The Summer Sky Music Festival has just acquired a new headliner…
On 17 May 2012, LaDonna Adrian Gaines, better known as Donna Summer, left this mortal coil at the age of 63 due to cancer, silencing the Queen of Disco. This edition of Music Monday is in tribute to Summer’s career.
“Love to Love You Baby” – 1975: Prior to the release of the single from her second studio album of the same name, Summer once fronted a psychedelic rock band called Crow, relocated to West Germany, and paired up with the songwriting duo of Pete Bellotte and Giorgio Moroder. “Love to Love You Baby” was originally intended to be a demo for other singers, but Moroder insisted Summer’s “demo” be released. The rest became history once the trio brought an extended cut of the song to Casablanca Records president Neil Bogart, reaching the #2 position on the Billboard Hot 100 in early 1976.
“I Feel Love” – 1977: A few albums later, the former B-side to “Can’t We Just Sit Down (And Talk About It)” from Summer’s concept album I Remember Yesterday — propelled by Moroder’s analogue synthesizers — took the dance floor and the whole of electronic music by force, becoming a #1 in the United Kingdom, and an anthem for the gay community around the world.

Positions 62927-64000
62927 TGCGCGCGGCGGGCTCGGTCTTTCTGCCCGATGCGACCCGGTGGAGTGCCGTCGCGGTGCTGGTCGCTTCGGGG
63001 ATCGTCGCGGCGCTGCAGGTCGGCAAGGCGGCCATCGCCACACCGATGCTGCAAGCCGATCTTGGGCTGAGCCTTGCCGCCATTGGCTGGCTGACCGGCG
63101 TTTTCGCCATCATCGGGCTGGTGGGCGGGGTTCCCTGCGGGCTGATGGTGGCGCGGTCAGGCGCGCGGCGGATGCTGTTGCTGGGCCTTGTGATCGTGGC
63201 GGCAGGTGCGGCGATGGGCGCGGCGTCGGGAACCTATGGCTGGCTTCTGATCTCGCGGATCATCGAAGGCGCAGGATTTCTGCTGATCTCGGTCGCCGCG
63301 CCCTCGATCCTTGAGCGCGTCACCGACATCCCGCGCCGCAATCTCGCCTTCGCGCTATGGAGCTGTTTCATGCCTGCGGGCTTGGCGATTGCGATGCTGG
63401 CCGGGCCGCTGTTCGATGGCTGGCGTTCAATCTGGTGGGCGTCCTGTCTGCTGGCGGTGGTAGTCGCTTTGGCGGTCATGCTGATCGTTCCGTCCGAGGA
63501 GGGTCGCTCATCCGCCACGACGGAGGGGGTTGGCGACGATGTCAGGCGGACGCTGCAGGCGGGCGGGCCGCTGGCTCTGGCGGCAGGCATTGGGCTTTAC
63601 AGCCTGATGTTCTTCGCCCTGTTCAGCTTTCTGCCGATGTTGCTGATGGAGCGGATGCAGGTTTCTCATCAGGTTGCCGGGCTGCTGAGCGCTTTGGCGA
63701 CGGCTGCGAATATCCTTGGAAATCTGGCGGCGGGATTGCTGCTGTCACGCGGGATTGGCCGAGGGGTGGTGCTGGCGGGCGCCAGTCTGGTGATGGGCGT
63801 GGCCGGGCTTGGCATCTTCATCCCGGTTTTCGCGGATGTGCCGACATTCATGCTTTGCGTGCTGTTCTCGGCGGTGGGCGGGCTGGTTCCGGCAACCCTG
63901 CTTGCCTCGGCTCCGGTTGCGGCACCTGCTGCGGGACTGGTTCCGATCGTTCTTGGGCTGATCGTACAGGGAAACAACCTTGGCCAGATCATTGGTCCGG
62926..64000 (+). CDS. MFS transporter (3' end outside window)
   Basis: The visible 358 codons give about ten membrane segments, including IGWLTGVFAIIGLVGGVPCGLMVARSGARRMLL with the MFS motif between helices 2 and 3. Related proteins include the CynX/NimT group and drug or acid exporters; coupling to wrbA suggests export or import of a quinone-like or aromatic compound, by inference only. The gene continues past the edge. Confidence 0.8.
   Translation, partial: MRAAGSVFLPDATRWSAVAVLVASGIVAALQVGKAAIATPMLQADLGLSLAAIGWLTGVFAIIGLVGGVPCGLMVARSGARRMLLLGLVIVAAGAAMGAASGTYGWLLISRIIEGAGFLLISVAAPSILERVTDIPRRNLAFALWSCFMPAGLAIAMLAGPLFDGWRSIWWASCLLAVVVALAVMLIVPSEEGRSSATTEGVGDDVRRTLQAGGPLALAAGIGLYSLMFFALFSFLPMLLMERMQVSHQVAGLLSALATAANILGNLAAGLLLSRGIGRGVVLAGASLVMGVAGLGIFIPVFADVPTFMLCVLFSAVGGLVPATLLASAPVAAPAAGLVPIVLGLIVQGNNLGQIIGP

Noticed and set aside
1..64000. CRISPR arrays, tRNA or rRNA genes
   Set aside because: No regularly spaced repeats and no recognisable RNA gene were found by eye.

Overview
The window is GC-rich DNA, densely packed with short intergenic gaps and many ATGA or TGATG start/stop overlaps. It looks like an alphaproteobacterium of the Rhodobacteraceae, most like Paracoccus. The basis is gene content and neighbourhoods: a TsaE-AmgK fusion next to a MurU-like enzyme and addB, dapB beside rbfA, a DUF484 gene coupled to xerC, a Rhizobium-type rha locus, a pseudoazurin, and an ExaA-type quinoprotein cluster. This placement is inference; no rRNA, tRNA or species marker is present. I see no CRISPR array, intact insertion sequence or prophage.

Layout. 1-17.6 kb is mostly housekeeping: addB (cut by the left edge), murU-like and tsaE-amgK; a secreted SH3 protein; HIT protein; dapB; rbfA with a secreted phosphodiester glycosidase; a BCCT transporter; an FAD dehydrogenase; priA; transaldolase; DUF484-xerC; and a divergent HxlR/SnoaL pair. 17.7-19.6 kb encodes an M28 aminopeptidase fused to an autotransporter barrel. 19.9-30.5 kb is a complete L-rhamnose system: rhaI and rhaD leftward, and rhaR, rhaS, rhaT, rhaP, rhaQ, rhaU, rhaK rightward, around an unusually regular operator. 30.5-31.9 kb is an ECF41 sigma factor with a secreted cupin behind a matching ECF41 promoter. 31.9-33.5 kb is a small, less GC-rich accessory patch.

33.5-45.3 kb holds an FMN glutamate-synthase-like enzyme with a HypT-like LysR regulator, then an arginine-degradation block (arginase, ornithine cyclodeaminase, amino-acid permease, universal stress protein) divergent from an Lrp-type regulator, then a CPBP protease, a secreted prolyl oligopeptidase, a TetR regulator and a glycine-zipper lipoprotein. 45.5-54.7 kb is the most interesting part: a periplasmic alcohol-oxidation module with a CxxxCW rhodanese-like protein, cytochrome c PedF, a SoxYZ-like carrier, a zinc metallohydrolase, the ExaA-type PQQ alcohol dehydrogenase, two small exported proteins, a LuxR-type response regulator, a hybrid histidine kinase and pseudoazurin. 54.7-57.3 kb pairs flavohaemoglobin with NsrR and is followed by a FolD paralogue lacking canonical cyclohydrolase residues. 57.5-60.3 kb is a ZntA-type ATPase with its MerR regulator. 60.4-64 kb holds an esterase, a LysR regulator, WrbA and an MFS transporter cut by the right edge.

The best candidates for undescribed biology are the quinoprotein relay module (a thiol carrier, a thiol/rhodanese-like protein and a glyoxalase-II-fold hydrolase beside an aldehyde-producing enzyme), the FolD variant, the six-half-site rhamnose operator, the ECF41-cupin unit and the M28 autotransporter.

“Hot Stuff” – 1979: While disco was still popular, heavy metal and punk were making more noise in the mainstream. Thus, Moroder and Bellotte incorporated hard rock into a few of the songs from Summer’s seventh studio disc Bad Girls, notably in the title track and in “Hot Stuff.” The album became her best-selling work of her long career, helping Summer to win a Grammy for Best Female Rock Vocal Performance as well.
“Cold Love” – 1980: A year later, disco finally began to wane in a dramatic backlash not seen since John Lennon stated his band were “bigger than Jesus.” Wanting to leave disco behind herself, Summer released the New Wave/rock-inspired The Wanderer, netting her three Top 40 singles in the United States and a Grammy nomination.
“She Works Hard for the Money” – 1983: Though she had been signed to Geffen a couple of years prior — and having to part ways with Bellotte/Moroder in the process — Summer owed her former label (now owned by Mercury) an album as part of her contractual obligation. While the album of the same name produced her biggest hit in the new decade and netted her a couple more Grammy nods, her output with Geffen could not top her work elsewhere; the label let Summer go in 1989 prior to the release of her fourteenth disc, Another Place and Time.
I leave you all with “The Queen is Back” from what would be her final studio album, 2008′s Crayons. Rest in peace, Mme Summer.